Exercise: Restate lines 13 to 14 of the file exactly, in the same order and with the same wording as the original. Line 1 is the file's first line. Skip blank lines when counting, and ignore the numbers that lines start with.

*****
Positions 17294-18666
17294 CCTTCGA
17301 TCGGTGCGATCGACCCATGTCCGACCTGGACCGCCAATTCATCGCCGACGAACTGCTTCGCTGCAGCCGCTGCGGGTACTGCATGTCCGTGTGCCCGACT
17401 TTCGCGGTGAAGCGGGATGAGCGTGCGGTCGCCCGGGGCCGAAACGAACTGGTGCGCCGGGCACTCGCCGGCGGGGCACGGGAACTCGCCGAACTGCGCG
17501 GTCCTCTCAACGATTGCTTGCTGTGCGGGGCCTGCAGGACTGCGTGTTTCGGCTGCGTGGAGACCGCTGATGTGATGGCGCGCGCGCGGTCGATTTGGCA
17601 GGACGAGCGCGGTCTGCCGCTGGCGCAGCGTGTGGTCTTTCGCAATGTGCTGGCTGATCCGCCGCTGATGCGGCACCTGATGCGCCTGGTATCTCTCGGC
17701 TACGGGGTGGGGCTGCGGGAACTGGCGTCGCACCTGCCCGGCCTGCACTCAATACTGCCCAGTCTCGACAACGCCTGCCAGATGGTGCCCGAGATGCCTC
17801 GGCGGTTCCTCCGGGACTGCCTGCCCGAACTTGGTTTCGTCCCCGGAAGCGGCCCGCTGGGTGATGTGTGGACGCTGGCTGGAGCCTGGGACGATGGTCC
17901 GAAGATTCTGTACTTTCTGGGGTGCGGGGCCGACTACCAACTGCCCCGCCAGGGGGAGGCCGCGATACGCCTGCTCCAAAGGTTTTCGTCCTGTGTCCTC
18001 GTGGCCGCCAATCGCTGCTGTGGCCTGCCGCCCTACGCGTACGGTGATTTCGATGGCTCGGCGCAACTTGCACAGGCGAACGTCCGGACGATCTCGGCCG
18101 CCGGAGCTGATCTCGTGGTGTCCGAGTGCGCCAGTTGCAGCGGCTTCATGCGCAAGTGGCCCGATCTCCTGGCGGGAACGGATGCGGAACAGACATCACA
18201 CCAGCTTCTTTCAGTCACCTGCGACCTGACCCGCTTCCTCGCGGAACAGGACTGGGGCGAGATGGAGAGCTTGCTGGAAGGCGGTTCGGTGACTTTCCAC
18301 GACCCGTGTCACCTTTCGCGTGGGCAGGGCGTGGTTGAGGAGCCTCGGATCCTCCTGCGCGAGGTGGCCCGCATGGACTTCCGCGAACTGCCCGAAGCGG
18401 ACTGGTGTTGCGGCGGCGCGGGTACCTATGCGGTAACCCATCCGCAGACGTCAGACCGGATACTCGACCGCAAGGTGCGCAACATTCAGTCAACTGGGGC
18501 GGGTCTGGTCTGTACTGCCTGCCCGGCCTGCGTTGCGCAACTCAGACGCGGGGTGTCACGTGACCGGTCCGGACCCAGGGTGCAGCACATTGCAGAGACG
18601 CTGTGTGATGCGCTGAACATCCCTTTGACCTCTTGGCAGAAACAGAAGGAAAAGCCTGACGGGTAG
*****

18301 GACCCGTGTCACCTTTCGCGTGGGCAGGGCGTGGTTGAGGAGCCTCGGATCCTCCTGCGCGAGGTGGCCCGCATGGACTTCCGCGAACTGCCCGAAGCGG
18401 ACTGGTGTTGCGGCGGCGCGGGTACCTATGCGGTAACCCATCCGCAGACGTCAGACCGGATACTCGACCGCAAGGTGCGCAACATTCAGTCAACTGGGGC